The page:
Jake’s wisconsin funhouse dem guv candidates have plenty of tax ideas. here’s a few of them nyc electricity consumption


State Superintendent of Public Instruction Tony Evers and four other top Democratic candidates want to eliminate the manufacturing and agriculture tax credit, noting 93 percent of the benefit goes to taxpayers who make more than $250,000 a year.

“Scott Walker and legislative Republicans have rigged Wisconsin’s economy to benefit millionaires, billionaires and big corporations,” Evers said. “Everywhere I go, I continue to hear the same thing from Wisconsin families, ‘What about the rest of us?’”

Sen. Kathleen Vinehout, D-Alma, wants to reduce the manufacturing credit and preserve the credit for farmers. Rep. Dana Wachs, D-Eau Claire, and Milwaukee businessman Andy Gronik said they want to restructure the credit and tie it to actual job creation. Soglin was the only candidate who said he wouldn’t make any changes to the credit. While I am sensitive to Vinehout wanting to help farmers in a time when many are going out of business, I think the whole credit should be scrapped. This costly tax cut is taking out more than $300 million a year at this point, as the Wisconsin Budget Project has frequently pointed out.

Especialy given that corporations are getting huge tax cuts from the Trump/Ryan Tax Scam from DC, and because the personal property tax is being reduced in 2019 for business equipment and similar items, I think the manufacturers and Big Ag producers in this state will get along just fine. Especially if some of those funds are used to improve the state’s workforce, which these businesses can utilize to improve and expand.

…Soglin offered the most specific plan for changes to property and income taxes, calling for a major reduction in property taxes through either an income tax deduction or tax credit targeted at residential property owners. He said he would put in place measures to ensure renters derive some benefit from the property tax reduction, and also to limit the benefit for owners of “McMansions.”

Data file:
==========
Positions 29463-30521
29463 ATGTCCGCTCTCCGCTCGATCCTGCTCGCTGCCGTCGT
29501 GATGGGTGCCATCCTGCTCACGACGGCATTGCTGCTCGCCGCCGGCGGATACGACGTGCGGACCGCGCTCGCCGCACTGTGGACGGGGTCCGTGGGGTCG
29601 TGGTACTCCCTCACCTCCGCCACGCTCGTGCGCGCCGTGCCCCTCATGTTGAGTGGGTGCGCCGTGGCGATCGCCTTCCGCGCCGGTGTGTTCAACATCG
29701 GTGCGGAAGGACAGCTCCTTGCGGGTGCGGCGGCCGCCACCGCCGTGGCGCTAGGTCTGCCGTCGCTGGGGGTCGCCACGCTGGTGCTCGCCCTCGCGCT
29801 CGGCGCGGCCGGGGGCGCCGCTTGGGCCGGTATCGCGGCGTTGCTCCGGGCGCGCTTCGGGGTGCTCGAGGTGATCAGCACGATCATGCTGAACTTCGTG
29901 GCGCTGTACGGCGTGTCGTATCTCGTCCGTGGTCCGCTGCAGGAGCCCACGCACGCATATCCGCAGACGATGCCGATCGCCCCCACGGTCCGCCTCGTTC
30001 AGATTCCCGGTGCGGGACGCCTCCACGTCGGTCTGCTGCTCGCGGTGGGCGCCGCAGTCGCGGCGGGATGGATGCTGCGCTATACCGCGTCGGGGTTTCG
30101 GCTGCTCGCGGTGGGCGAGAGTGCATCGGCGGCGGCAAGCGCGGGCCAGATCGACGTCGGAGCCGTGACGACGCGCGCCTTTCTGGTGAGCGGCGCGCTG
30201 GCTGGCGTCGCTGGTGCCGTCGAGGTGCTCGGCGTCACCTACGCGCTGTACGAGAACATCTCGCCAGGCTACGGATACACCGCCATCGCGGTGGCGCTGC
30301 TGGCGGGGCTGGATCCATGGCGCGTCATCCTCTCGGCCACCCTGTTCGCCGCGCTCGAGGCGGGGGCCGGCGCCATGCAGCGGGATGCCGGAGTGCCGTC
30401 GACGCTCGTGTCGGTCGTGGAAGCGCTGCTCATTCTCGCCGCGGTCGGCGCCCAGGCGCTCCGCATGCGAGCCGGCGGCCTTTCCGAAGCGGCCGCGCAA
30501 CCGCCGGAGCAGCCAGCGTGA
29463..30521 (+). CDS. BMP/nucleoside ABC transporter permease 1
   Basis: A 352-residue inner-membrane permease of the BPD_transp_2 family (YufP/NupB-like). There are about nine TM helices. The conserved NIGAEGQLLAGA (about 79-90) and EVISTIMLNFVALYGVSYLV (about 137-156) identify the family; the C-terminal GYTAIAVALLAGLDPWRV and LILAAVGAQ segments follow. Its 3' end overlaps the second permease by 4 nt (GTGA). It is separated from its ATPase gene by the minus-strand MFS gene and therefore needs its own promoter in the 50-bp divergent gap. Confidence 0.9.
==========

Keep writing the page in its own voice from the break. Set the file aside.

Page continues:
Soglin also would create a new tax rate for the top 3 percent of income earners, or those making $194,000 or more, and use those funds to pay for additional revenue to municipalities to keep property taxes low. He also said he would suspend and possibly eliminate revenue limits, which are the chief way the state has kept a lid on property taxes….

Professional Firefighters of Wisconsin president Mahlon Mitchell is calling for reinstatement of the state forestry tax, saying it “took up a small portion of a homeowner’s property tax bill, but this was crucial revenue for our state forests,” which “are a public good and should be protected for generations to come.”

Mitchell was the only Democrat who suggested completely eliminating the personal property tax, which Walker and Republicans scaled back in the previous budget…. I get Soglin’s idea of transferring the burdens from property taxes to income taxes, and I agree that our system of funding local government needs to be reformed so local governments don’t have to rely on the property tax as their main source of revenue. And while I’m all for a higher tax on the rich, it seems a bit odd that Soglin would want to get rid of property tax limits unless he’s not willing to allow local governments to impose their own sales taxes or other measures to diversify revenue.